The Irish Goodbye by John Vardell

The Irish Goodbye

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KIRKUS REVIEW

Vardell’s debut novel introduces Charlie, a bright, witty 18-year-old navigating a college life full of booze, sex, fraternities, machismo and more booze.

The first weekend at their new college, Charlie and his roommate, Seth, find themselves partying as they never have before. Among partygoers and frat brothers, sorority girls and vomit-filled revelry, Charlie finds himself in strange territory. But once he drinks a few beers, he finds confidence and leads readers on a hilarious tour of college life. A major portion of the novel involves Charlie surrounded by outrageous shenanigans in which he’s only too happy to indulge. The characters, though hilarious and exact caricatures of college stereotypes, don’t offer much nuance or dimension. Charlie eventually meets a slightly older woman whom he meets at the grocery store where she works, and they begin dating, a plot development that appears more accidental than pivotal since Charlie’s motivations alter only imperceptibly. The tone of the narrative, however, shifts slightly from relentless partying, which is a welcome reprieve. Via adept dialogue and quick pacing, the author showcases his sense of timing and humor. However, this talent frequently overshadows the storyline. Readers may expect Charlie to change, or, in true satirical fashion, to be consumed by his excesses, but neither happens, which leaves the work somewhat rudderless. If the lack of consequences for these college students is the point, that point is ultimately unrealized. Vardell, however, is clearly a proficient storyteller with a distinct voice.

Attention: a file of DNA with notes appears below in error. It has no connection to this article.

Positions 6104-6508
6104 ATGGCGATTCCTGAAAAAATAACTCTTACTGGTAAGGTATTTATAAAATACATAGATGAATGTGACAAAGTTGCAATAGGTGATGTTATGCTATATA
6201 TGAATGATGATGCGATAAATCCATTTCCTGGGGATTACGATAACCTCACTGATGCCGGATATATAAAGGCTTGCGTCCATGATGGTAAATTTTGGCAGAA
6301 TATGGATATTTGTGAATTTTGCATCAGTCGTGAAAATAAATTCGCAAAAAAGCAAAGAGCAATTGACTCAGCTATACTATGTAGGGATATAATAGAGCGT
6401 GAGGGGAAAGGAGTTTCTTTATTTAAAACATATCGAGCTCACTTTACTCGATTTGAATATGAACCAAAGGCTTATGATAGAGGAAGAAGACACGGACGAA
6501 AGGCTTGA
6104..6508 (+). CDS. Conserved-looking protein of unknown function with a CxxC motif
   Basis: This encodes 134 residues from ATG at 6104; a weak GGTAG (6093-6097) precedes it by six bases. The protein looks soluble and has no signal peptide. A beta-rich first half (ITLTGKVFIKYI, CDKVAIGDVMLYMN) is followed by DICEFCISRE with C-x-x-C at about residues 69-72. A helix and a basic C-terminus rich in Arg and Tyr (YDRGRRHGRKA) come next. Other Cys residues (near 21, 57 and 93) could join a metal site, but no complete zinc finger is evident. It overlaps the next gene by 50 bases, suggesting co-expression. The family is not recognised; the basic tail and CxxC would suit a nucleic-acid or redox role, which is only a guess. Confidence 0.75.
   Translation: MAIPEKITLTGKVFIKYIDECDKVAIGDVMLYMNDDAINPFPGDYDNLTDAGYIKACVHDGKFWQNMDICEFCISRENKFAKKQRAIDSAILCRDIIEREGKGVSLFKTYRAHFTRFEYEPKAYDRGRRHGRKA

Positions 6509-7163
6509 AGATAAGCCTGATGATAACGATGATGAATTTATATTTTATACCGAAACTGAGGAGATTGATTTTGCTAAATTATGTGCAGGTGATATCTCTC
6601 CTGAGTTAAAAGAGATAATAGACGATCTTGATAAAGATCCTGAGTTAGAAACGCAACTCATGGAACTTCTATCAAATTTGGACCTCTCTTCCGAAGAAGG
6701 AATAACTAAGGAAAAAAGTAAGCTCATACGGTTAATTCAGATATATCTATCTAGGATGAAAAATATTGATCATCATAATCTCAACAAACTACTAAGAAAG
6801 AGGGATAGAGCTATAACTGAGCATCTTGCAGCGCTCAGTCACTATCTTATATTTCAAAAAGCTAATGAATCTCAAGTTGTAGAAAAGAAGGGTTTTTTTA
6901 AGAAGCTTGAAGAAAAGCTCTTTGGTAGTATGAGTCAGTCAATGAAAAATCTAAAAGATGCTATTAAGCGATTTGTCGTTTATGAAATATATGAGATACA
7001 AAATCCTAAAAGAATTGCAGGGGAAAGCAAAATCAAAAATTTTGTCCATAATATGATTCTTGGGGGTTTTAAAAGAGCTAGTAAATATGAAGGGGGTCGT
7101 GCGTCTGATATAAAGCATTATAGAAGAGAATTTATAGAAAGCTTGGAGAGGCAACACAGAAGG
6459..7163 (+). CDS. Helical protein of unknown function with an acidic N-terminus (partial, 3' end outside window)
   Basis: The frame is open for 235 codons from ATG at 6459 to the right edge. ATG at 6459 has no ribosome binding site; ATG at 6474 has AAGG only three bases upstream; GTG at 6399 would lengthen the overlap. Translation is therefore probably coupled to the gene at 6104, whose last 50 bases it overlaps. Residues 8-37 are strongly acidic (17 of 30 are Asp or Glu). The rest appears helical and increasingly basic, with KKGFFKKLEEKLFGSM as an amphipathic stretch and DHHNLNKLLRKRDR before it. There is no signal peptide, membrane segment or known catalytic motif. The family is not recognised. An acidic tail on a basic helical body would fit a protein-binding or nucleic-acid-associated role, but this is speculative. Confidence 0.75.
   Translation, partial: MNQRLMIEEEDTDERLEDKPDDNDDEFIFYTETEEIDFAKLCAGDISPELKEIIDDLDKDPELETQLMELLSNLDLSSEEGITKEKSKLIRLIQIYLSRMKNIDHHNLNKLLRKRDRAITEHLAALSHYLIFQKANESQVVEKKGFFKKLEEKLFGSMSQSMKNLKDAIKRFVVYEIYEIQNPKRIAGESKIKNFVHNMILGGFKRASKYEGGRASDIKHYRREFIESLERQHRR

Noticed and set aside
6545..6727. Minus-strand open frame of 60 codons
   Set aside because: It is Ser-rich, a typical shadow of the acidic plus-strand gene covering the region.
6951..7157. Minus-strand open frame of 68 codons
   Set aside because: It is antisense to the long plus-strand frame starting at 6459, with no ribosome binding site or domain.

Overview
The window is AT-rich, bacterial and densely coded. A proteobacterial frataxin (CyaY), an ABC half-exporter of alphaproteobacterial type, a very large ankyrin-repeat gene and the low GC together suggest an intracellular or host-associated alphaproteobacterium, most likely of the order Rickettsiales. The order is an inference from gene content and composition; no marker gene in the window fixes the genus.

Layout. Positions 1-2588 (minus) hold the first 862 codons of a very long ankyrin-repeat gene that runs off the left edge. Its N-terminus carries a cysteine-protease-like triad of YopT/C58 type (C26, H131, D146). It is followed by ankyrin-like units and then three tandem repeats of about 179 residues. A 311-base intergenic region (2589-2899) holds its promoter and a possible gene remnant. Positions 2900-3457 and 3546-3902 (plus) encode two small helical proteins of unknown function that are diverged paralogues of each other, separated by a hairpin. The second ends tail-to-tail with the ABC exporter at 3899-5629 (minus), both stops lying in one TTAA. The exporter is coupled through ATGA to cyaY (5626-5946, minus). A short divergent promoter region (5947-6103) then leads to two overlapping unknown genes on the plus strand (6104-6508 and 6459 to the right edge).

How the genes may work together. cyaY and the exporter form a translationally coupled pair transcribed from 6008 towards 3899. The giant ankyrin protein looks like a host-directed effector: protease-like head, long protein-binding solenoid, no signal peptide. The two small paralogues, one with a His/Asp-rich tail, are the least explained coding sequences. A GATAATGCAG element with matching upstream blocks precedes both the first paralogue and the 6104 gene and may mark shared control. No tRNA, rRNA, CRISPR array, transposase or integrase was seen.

Somewhat superficial but fans of riotous debauchery will enjoy this quick read. 

Pub Date: March 15th, 2013
ISBN: 978-1480157767
Page count: 252pp
Publisher: CreateSpace
Program: Kirkus Indie
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